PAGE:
7. With an unwavering concentration on their work, perfectionists demonstrate strong focus and attentiveness, striving to eliminate errors and flaws, ultimately enhancing productivity.

With all these remarkable benefits, who wouldn’t want to aspire to be a perfectionist?

I wholeheartedly appreciate the contributions of perfectionists to the world. I am inclined to reclaim the term, giving it a warm hug, a cookie, and a heartfelt thank you for the incredible gifts it has bestowed upon humanity. Then send it back out into the world with a renewed definition.

Redefining Perfectionists

A perfectionist is someone driven to enhance something in a way that others couldn’t have imagined. Though their quest may occasionally drive those around them crazy, once their vision is realized, others are left in awe of their accomplishments.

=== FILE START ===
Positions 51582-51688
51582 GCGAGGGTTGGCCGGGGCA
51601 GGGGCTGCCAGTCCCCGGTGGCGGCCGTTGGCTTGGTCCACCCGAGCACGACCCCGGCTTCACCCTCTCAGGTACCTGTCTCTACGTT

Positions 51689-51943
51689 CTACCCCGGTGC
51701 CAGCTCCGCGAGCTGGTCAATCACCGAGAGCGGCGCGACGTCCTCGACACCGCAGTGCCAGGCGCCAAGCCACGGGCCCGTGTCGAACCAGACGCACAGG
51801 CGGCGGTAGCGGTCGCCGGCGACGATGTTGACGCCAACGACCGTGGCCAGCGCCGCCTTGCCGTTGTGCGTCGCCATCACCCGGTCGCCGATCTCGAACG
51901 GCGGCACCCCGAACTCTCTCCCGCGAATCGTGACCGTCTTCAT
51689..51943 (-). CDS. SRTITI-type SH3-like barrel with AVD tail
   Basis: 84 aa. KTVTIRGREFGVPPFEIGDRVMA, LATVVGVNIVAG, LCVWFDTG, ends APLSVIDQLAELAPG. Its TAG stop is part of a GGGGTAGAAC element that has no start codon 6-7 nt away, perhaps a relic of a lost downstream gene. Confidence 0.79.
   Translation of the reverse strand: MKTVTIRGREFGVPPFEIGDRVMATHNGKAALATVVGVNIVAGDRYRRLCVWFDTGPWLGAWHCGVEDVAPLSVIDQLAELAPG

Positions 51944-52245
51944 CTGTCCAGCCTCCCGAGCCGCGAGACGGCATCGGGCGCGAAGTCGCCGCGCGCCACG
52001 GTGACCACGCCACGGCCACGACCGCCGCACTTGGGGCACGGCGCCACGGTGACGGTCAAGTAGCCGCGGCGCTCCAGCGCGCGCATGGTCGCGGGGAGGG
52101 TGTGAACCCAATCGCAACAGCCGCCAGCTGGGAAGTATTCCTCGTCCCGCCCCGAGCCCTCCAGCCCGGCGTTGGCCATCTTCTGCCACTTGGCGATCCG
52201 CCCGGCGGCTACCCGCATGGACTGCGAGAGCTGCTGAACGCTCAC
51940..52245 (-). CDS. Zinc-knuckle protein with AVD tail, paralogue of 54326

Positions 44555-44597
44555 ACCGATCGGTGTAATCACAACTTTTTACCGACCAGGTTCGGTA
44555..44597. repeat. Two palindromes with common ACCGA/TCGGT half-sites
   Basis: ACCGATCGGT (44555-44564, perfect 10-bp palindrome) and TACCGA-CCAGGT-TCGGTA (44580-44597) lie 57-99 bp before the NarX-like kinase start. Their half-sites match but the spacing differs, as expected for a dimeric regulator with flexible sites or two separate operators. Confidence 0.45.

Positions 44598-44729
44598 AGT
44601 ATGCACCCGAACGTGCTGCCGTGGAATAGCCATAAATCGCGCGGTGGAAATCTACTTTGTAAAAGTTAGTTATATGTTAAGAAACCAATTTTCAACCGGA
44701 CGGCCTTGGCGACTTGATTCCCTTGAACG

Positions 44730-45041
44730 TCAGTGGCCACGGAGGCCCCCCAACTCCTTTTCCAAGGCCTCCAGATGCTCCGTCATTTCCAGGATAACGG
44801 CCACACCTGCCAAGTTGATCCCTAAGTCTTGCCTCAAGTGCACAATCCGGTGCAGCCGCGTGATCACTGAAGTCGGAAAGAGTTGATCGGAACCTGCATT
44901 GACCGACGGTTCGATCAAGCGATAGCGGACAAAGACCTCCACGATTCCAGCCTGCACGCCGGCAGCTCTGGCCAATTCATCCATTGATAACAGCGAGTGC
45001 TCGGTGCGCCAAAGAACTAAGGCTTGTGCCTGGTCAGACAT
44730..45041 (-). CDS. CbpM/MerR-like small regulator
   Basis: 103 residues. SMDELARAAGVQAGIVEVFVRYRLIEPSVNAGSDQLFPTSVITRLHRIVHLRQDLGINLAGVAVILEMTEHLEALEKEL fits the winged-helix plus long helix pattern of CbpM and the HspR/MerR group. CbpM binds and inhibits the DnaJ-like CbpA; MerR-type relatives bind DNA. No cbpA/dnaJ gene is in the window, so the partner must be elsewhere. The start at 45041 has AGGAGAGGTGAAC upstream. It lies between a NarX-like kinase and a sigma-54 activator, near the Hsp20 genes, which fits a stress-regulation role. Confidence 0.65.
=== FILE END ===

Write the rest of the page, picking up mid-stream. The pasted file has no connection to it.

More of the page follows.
Now, let’s delve into the “crazy-making” aspect of perfectionism.

When Perfectionism Goes Awry

For many years, I worked under a boss who expected me to be a perfectionist. By that, I mean his standards were so extraordinarily high that I was never allowed to falter, not even on the smallest scale, not as a fallible human being.

Regrettably, during those days when I “faked it until I made it,” I hesitated to defend my humanness because his criticism only fueled my impostor syndrome. Holy Moly, what a mess it created as it set off a downward spiral that took years to untangle. Ironically, the pressure imposed upon me didn’t help me rise to the occasion; instead, it dealt acrippling blow to my confidence, discouraging me from venturing beyond what I knew I could accomplish (talk about stifling creativity).

Perfectionism takes a grievous turn when unrelenting standards are imposed on others in an unrealistic and detrimental manner, leading to the suppression of creativity in the process.

The Challenges of Working with or Being in a Relationship with a Perfectionist: